The first worst practice listed is Depending on Humans to Operationalize Insights; be sure analytics are embedded alongside insights, we’re warned. Next is Expecting Self-Service BI to Address All Your Needs. Though some users can make use of self-service BI, advanced users need more flexibility, while executives require summaries and alerts. Then we have Underestimating the Importance of Data Preparation, which we agree cannot be over emphasized. (The old adage garbage-in-garbage-out comes to mind.) At number four is Using Tactical BI Tools to Support Broad BI Strategies—a hodgepodge of specific tools will fail to address the needs of the larger organization; both discovery tools and summary apps are required. Finally, Ignoring Important Data Sources rounds out the list; specifically, we’re told:

“BI initiatives tend to focus on the information contained in ERP and CRM applications, relational databases, data warehouses and marts, and other enterprise systems. However, important other data sources, such as machine-generated, mobile, location, social media, and web monitoring data, which contain a wealth of crucial insight, have emerged. Today, IDC estimates that as much as 90 percent of available content is unstructured, residing in various formats and places.”

See the white paper, downloadable for free here, for more details on each point. It is worth noting the paper concludes by promoting Information Builders’ own platform, WebFOCUS, to guard against such mistakes. Still, the list could be helpful if taken with that salt grain.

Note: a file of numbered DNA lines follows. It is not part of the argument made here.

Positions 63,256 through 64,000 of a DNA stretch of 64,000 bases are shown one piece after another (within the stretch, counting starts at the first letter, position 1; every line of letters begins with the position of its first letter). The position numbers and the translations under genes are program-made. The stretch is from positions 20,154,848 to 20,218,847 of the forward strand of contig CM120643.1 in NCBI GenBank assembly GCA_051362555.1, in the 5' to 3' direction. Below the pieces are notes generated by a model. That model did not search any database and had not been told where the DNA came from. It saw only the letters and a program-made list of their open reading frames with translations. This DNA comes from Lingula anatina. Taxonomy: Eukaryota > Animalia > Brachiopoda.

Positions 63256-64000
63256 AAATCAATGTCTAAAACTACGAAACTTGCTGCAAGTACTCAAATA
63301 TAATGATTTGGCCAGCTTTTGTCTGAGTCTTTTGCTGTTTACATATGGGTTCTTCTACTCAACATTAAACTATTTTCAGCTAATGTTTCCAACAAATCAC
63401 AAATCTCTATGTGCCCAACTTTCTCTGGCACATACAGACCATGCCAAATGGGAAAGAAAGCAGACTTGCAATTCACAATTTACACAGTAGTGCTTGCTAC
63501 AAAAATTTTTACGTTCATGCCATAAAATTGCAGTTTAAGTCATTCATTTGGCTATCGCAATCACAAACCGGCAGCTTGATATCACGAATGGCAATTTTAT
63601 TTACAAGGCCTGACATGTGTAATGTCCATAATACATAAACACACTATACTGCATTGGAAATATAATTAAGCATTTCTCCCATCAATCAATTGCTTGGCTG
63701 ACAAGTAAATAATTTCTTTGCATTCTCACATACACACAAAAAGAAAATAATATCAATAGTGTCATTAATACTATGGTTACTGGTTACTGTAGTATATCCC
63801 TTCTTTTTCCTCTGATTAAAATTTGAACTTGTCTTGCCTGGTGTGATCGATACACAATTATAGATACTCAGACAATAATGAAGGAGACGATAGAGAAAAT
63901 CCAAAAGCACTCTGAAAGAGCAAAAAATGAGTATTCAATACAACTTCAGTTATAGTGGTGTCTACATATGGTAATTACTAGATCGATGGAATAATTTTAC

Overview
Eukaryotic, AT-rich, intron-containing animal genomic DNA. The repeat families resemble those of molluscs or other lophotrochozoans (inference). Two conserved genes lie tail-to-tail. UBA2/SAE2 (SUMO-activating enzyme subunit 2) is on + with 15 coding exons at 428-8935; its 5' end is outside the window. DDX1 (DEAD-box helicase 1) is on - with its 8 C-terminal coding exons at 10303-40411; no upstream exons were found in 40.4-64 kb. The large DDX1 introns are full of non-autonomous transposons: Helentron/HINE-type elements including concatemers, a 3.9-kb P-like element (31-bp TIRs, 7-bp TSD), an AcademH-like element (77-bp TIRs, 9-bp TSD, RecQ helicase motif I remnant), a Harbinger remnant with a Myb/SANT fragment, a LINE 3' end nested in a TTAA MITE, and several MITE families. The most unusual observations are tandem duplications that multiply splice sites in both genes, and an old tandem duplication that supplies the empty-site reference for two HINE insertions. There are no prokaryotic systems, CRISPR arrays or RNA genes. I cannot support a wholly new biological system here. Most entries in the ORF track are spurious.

Is business intelligence an oxymoron?

Cynthia Murrell, April 16, 2019

DarkCyber for April 16, 2019, Now Available

April 16, 2019

DarkCyber for April 16, 2019, is now available at www.arnoldit.com/wordpress and on Vimeo at https://www.vimeo.com/330298628 .

The program is a production of Stephen E Arnold. It is the only weekly video news shows focusing on the Dark Web, cybercrime, and lesser known Internet services.

This week’s story line up includes… The LAPD’s review of Palantir Technologies; Australia’s forceful social media crackdown; Russia blocks virtual private networks; and X1 offer social eDiscovery.

This week’s feature continues DarkCyber’s review of the Los Angeles Police Department’s audit of its data-driven policing programs. In the second part of this series we look at the LAPD’s assessment of Palantir Technologies’ platform. The Palantir system provides a platform for integrating and analyzing data for the department’s identification of chronic offenders. The audit revealed that the program provided officers with a useful tool for reducing certain types of crimes. However, the challenge for the department is to provide the Palantir platform with more accurate and consistent data.